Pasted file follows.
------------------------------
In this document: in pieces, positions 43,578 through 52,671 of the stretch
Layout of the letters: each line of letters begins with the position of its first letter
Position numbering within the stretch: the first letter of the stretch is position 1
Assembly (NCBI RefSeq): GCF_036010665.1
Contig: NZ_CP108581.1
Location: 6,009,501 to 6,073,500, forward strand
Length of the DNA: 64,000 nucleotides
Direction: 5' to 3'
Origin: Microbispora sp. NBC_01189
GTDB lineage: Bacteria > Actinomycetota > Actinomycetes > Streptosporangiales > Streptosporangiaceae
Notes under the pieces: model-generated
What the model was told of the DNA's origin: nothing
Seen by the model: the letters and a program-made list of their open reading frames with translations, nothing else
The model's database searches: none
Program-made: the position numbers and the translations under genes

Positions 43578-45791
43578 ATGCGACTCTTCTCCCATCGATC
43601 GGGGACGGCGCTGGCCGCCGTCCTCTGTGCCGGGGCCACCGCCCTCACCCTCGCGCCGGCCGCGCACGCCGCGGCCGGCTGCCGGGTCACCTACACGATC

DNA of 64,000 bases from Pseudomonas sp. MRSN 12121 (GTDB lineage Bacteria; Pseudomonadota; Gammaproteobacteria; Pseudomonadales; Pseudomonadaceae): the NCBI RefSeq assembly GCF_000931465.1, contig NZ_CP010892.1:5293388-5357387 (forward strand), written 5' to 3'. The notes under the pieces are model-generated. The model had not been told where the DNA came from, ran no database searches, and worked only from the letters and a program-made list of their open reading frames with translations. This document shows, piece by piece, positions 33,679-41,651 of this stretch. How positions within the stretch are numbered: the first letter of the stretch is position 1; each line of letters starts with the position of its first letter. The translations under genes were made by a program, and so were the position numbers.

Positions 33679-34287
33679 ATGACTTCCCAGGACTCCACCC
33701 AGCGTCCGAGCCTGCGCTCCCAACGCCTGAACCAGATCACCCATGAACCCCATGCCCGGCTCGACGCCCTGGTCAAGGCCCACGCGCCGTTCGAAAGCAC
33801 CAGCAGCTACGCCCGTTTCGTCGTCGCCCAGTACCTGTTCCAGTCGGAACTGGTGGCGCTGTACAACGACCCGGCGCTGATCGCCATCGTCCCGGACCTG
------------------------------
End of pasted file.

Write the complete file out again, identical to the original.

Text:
In this document: in pieces, positions 43,578 through 52,671 of the stretch
Layout of the letters: each line of letters begins with the position of its first letter
Position numbering within the stretch: the first letter of the stretch is position 1
Assembly (NCBI RefSeq): GCF_036010665.1
Contig: NZ_CP108581.1
Location: 6,009,501 to 6,073,500, forward strand
Length of the DNA: 64,000 nucleotides
Direction: 5' to 3'
Origin: Microbispora sp. NBC_01189
GTDB lineage: Bacteria > Actinomycetota > Actinomycetes > Streptosporangiales > Streptosporangiaceae
Notes under the pieces: model-generated
What the model was told of the DNA's origin: nothing
Seen by the model: the letters and a program-made list of their open reading frames with translations, nothing else
The model's database searches: none
Program-made: the position numbers and the translations under genes

Positions 43578-45791
43578 ATGCGACTCTTCTCCCATCGATC
43601 GGGGACGGCGCTGGCCGCCGTCCTCTGTGCCGGGGCCACCGCCCTCACCCTCGCGCCGGCCGCGCACGCCGCGGCCGGCTGCCGGGTCACCTACACGATC

DNA of 64,000 bases from Pseudomonas sp. MRSN 12121 (GTDB lineage Bacteria; Pseudomonadota; Gammaproteobacteria; Pseudomonadales; Pseudomonadaceae): the NCBI RefSeq assembly GCF_000931465.1, contig NZ_CP010892.1:5293388-5357387 (forward strand), written 5' to 3'. The notes under the pieces are model-generated. The model had not been told where the DNA came from, ran no database searches, and worked only from the letters and a program-made list of their open reading frames with translations. This document shows, piece by piece, positions 33,679-41,651 of this stretch. How positions within the stretch are numbered: the first letter of the stretch is position 1; each line of letters starts with the position of its first letter. The translations under genes were made by a program, and so were the position numbers.

Positions 33679-34287
33679 ATGACTTCCCAGGACTCCACCC
33701 AGCGTCCGAGCCTGCGCTCCCAACGCCTGAACCAGATCACCCATGAACCCCATGCCCGGCTCGACGCCCTGGTCAAGGCCCACGCGCCGTTCGAAAGCAC
33801 CAGCAGCTACGCCCGTTTCGTCGTCGCCCAGTACCTGTTCCAGTCGGAACTGGTGGCGCTGTACAACGACCCGGCGCTGATCGCCATCGTCCCGGACCTG